Hi, I’m Florian. I am enthusiastic about working on large scale problems that require me to learn new skills and extend my knowledge into new fields and subtopics. My main interests are climate change, existential risks, feminism, history, hydrology and food security.


Thanks David. I think the paper you are referring to might be the one I cited. At least Herrington also looked at the rate of change as well (Table 2). There you can see that the current trajectory and rate of change is most similar to the CT and the BAU2 scenario. CT being a scenario like you described (we innovated ourselves out of limits to growth), while BAU2 being a scenario where we are still on a collapse trajectory, but the resources of Earth are 2x of the default limits to growth scenario. Therefore, I would argue that we still can't tell if we just had more resources on Earth than originally estimated or if we solved our problem with innovation. But if you have another paper that discusses this as well, I'd be happy to read it. 

Just out of curiosity: Where is the word "schlep" originating from in the context of AI? Don't think I ever came across it before reading this post. 

The food shock resulting from the Russian invasion of Ukraine ultimately turned out comparatively small. ALLFED is looking mainly at food shocks of >10% of global calories. For events below that, especially if they are regional, it is much more cost efficient to trade grain globally. ALLFED's work is about what we could do if this current mechanism fails. Therefore, Ukaine and the resulting food problems are not really solvable with resilient foods, but more of a political problem. 

Though I agree with you that it would be great to test out many of the ALLFED solutions before a catastrophe. However, this would cost magnitudes more money than ALLFED currently has. 

Just a thought here. I am not sure if you can literally read this as EA being overwhelmingly left, as it depends a lot on your view point and what you define as "left". EA exists both in the US and Europe. Policy positions that are seen as left and especially center left in the US would often be more on the center or center right spectrum in Europe.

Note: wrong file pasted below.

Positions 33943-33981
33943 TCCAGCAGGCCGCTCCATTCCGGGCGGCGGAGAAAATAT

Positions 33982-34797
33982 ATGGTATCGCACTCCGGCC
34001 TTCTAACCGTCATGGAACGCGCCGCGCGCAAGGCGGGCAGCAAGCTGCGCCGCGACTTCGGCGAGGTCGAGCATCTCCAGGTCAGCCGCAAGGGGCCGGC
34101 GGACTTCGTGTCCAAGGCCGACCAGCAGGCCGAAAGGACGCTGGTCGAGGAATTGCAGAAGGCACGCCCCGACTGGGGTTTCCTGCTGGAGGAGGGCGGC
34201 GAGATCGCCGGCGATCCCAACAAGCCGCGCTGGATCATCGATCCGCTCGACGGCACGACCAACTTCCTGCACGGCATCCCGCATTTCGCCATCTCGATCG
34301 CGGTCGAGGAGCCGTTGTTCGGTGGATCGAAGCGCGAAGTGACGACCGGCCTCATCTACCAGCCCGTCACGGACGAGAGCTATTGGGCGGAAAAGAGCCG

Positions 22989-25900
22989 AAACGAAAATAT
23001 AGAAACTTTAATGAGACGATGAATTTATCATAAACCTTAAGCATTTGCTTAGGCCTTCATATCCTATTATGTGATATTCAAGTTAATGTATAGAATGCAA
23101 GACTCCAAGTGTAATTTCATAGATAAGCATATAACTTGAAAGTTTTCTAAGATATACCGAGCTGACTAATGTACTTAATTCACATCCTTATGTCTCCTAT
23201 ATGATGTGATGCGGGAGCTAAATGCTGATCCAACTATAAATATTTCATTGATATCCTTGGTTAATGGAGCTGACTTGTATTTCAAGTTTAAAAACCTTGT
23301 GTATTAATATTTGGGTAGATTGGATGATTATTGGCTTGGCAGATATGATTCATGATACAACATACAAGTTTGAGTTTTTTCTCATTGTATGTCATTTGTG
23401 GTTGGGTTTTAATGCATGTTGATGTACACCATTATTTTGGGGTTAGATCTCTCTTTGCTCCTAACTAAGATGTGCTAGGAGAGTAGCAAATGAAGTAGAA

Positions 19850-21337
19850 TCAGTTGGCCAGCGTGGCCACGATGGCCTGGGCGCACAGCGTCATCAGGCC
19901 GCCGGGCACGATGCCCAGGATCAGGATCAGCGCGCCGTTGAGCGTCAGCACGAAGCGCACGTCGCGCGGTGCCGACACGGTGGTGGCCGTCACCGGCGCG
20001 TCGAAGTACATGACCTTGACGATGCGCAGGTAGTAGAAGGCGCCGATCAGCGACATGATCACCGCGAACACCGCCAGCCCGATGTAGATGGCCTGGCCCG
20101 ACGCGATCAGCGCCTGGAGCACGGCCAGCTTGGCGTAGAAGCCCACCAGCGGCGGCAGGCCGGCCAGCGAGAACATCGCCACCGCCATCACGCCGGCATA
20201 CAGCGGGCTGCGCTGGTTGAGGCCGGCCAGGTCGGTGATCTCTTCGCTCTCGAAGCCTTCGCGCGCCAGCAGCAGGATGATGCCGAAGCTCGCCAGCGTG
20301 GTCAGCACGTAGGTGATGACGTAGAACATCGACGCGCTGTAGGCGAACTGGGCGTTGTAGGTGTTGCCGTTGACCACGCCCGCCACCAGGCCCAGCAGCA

In my personal experience you always get downvotes/disagree votes for even mentioning any problems with gender balance/representation in EA, no matter what your actual point is. 

This is just another data point that the existential risk field (like most EA adjacent communities) has a problem when it comes to gender representation. It fits really well with other evidence we have. See, for example Gideon's comment under this post here: https://forum.effectivealtruism.org/posts/QA9qefK7CbzBfRczY/the-25-researchers-who-have-published-the-largest-number-of?commentId=vt36xGasCctMecwgi

While on the other hand there seems to be no evidence for your "men just publish more, but worse papers" hypothesis. 

Yeah good point. I'll probably do it differently if I revisit this next year. 

Yeah fair enough. I personally, view the Robock et al. papers as the "let's assume that everything happens according to the absolute worst case" side of things. From this perspective they can be quite helpful in getting an understanding of what might happen. Not in the sense that it is likely, but in the sense of what is even remotely in the cards. 

Just a side note. The study you mention as especially rigorous in 1) iii) (https://agupubs.onlinelibrary.wiley.com/doi/full/10.1002/2017JD027331) was made in Los Alamos Labs, an organization who job it is to make sure that the US has a large and working stockpile of nuclear weapons. It is financed by the US military and therefore has a very clear inventive to talk down the dangers of nuclear winter. Due to this reason this study has been mentioned as not to be trusted by several well connected people in the nuclear space I talked to. 

An explanation of why it makes sense to talk down the risk of nuclear winter, if you want to have a working deterrence is describe here: https://www.jhuapl.edu/sites/default/files/2023-05/NuclearWinter-Strategy-Risk-WEB.pdf

What exactly confused you about the code? It only strips down the names and counts them. 

That the publications by someone are under counted makes sense, given how TERRA works, as likely not all publications are captured in the first place and probably not all publications were considered existential risk relevant. When I look at Bostrom's papers I see several that I would not count as directly x-risk relevant. 

Where exactly did you find the number for Torres? On their own website (https://www.xriskology.com/scholarlystuff) they have listed 15 papers and the list only goes to 2020. Since then Torres published several more papers, so this checks out. 

I personally did not exclude any papers. I simply used the existing TERRA database. Interestingly, the database only contains one paper by Whittlestone. Seems like the current key words used by TERRA did not catch Whittlestone's work. So, yes this is an undercount. 

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